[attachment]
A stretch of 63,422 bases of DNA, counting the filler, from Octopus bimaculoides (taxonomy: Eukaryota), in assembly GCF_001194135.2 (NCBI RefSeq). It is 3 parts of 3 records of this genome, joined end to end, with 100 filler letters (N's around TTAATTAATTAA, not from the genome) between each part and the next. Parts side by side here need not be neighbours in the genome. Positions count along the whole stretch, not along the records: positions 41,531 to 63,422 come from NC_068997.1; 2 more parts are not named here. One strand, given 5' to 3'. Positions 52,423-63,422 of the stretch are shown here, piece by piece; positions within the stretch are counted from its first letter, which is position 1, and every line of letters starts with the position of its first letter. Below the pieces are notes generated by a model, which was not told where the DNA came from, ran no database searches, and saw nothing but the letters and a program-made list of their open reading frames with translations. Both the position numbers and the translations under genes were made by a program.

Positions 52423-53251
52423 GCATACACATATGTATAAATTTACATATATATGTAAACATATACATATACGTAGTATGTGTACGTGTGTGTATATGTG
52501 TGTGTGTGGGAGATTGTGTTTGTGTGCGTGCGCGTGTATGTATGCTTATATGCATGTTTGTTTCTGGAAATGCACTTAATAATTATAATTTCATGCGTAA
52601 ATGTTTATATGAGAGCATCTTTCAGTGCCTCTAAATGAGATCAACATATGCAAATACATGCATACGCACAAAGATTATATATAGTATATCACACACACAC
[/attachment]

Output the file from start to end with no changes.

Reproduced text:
A stretch of 63,422 bases of DNA, counting the filler, from Octopus bimaculoides (taxonomy: Eukaryota), in assembly GCF_001194135.2 (NCBI RefSeq). It is 3 parts of 3 records of this genome, joined end to end, with 100 filler letters (N's around TTAATTAATTAA, not from the genome) between each part and the next. Parts side by side here need not be neighbours in the genome. Positions count along the whole stretch, not along the records: positions 41,531 to 63,422 come from NC_068997.1; 2 more parts are not named here. One strand, given 5' to 3'. Positions 52,423-63,422 of the stretch are shown here, piece by piece; positions within the stretch are counted from its first letter, which is position 1, and every line of letters starts with the position of its first letter. Below the pieces are notes generated by a model, which was not told where the DNA came from, ran no database searches, and saw nothing but the letters and a program-made list of their open reading frames with translations. Both the position numbers and the translations under genes were made by a program.

Positions 52423-53251
52423 GCATACACATATGTATAAATTTACATATATATGTAAACATATACATATACGTAGTATGTGTACGTGTGTGTATATGTG
52501 TGTGTGTGGGAGATTGTGTTTGTGTGCGTGCGCGTGTATGTATGCTTATATGCATGTTTGTTTCTGGAAATGCACTTAATAATTATAATTTCATGCGTAA
52601 ATGTTTATATGAGAGCATCTTTCAGTGCCTCTAAATGAGATCAACATATGCAAATACATGCATACGCACAAAGATTATATATAGTATATCACACACACAC